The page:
As Capitol Hill enters the mid-term election year, policymakers are scrambling to be the first to propose and pass legislation for housing reform to get one up on the competition, market experts cautioned Wednesday.
In Washington D.C., politics trumps all economic headwinds, especially when housing reform is on the table.
Five years after the crisis there was little activity to drive GSE reform, but as we approach an election cycle, both parties want to check off the box that hey have done something for the mortgage finance system," explained Graham & Fisher managing director Josh Rosner.
Policymakers have thrown their cards on the table, offering a handful of legislative resolutions to combat government dominance in the mortgage finance system. However, many market participants find these proposals to be fundamentally flawed.
For instance, the Corker-Warner bill is being challenged for trying to put private capital at the center of the system to the extent that "private capital is at a point of attack."
"If you’re going to do that, you’re going to distort credit allocation because you’re creating a large class of investors who are putting in money that’s protected by the government so they won’t care where their money is going," stated American Enterprise Institute resident fellow Alex Pollock.
He added, "That type of system will inevitably created an overexpansion of mortgage credit. It’s a fundamentally flawed anti-democratic idea."
In May, Sen. Bob Corker, R-Tenn, created legislation that was constructed to reform the housing finance system, particularly winding down both Fannie Mae and Freddie Mac.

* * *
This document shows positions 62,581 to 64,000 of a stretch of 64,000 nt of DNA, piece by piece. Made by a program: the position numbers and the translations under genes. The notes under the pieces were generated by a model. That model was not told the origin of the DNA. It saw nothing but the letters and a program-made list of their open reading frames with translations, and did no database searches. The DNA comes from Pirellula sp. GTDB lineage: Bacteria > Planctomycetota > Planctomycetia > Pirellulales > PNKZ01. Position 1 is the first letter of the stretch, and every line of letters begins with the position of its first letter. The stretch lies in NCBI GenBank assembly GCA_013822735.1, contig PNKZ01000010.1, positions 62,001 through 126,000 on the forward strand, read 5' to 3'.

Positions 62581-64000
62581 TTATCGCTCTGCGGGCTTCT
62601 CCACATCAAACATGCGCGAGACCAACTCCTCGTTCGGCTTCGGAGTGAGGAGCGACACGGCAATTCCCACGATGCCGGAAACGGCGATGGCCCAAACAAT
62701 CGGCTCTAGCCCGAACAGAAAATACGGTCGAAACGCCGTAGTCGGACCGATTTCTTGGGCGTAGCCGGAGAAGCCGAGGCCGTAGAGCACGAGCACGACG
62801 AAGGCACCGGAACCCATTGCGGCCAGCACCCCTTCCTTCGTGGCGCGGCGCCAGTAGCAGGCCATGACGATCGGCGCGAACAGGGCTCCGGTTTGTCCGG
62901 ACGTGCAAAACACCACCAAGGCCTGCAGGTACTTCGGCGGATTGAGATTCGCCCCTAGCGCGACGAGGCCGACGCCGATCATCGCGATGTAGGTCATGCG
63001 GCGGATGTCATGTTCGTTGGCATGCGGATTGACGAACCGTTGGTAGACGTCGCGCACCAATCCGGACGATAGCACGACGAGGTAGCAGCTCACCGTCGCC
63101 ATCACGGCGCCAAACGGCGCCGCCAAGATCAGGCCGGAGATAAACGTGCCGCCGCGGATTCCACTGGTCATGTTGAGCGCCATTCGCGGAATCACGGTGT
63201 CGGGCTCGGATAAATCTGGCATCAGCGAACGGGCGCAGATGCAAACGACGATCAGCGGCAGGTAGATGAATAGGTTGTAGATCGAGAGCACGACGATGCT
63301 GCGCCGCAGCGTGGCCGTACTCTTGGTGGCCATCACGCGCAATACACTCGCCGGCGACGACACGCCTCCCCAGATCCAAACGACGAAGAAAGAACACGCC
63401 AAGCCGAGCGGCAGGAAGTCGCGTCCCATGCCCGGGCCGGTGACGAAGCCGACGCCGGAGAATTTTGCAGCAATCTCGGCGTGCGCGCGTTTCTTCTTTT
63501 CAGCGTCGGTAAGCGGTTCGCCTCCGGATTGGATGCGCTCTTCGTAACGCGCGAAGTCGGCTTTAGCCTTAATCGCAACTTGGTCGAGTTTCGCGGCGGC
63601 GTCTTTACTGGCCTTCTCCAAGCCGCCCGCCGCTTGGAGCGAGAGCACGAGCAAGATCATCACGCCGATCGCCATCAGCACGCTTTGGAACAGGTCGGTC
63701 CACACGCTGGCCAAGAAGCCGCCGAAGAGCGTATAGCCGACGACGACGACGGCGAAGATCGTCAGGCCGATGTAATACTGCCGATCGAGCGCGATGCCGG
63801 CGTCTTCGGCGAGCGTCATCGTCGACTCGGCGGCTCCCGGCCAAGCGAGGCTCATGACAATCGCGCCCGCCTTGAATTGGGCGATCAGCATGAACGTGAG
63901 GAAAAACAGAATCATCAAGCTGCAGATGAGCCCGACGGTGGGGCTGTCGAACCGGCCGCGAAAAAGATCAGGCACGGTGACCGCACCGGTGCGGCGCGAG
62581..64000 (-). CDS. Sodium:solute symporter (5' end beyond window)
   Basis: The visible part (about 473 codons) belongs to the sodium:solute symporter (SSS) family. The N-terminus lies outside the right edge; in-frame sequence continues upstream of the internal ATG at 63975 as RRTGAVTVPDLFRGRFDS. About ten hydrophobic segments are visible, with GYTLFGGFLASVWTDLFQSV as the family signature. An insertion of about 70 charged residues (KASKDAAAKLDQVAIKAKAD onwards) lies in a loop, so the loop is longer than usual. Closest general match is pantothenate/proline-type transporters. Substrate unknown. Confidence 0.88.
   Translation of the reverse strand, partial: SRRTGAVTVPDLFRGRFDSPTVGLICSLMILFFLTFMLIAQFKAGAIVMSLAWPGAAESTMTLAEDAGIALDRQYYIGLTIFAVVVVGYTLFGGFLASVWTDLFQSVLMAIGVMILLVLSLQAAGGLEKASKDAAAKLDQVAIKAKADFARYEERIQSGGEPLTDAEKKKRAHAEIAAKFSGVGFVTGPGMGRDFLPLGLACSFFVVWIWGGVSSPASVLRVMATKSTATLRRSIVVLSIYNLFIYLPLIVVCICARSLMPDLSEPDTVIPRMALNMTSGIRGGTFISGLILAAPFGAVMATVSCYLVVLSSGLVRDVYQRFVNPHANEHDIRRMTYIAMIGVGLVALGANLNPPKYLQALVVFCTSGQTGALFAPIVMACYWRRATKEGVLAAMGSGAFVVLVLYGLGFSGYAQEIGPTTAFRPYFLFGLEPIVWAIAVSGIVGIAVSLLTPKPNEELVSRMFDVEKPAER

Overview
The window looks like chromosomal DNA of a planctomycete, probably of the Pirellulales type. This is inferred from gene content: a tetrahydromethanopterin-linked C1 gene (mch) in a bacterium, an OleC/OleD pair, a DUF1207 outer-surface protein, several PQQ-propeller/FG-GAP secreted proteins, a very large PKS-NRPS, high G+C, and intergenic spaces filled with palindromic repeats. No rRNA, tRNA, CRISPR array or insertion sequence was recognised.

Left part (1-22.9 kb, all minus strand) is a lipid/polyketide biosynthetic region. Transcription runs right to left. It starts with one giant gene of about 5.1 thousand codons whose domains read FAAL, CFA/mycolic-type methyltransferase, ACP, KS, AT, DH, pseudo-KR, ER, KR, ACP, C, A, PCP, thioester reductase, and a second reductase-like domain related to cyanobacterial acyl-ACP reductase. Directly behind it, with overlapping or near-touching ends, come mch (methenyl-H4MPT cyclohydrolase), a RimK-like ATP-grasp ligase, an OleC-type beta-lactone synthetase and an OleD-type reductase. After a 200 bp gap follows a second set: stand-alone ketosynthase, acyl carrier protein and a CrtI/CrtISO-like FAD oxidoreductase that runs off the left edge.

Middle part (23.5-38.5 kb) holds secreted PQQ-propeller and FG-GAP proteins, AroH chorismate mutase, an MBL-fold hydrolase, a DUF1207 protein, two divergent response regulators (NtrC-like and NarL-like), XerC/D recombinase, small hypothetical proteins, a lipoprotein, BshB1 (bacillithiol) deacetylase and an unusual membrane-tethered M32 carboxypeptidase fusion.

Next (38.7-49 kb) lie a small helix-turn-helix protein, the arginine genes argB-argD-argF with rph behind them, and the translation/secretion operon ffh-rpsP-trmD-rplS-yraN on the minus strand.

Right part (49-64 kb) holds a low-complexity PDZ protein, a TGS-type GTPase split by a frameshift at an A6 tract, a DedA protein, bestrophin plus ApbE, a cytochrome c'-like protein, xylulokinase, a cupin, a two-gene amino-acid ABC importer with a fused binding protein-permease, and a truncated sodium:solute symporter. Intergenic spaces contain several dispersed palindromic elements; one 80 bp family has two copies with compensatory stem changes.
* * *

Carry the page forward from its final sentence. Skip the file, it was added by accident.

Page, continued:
The proposal builds upon the issuer-based approach, which is associated with a financial institution guaranteeing principal and interest repayment to investors.
Mortgage analysts remain weary on the critical placement of government guarantee given that many other markets for long-term financing operate without a government guarantee.
What we really need to address is whether securitization needs to be recreated through a private label or a guaranteed sense," pointed out Cato Institute director of financial regulation studies Mark Calabria.
He added, “We aren’t asking the right questions in GSE reform right now."
Interestingly, some experts noted that in a rush to seek a political solution to an economic problem, the market is handing the system over to too-big-to-fail institutions.
"It’s ironic because Congress is basically replacing the GSEs with entities that are being tasked with the same purpose," Rosner stated.
He continued, "The central role of the banks would result in regional and community banks becoming third-party originators, pushing them out to the sidelines."
Overall, all experts agreed that the market cannot address housing reform by choosing between more government involvement or less government involvement — it has to involve reasonable economic policies.
"We need to frame housing reform, generate research and understanding of the market so that people know how much the special interests are sound opposed to public policies," concluded mortgage economist Arnold Kling.